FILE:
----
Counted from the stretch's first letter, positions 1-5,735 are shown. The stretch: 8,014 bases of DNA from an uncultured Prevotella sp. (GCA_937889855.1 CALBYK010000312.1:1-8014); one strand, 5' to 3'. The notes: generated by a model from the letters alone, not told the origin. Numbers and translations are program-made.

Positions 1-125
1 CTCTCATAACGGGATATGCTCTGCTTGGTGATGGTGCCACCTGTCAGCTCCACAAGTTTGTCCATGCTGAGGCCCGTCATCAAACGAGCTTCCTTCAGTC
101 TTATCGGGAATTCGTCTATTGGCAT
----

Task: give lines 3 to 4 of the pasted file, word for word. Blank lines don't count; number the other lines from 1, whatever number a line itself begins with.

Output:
1 CTCTCATAACGGGATATGCTCTGCTTGGTGATGGTGCCACCTGTCAGCTCCACAAGTTTGTCCATGCTGAGGCCCGTCATCAAACGAGCTTCCTTCAGTC
101 TTATCGGGAATTCGTCTATTGGCAT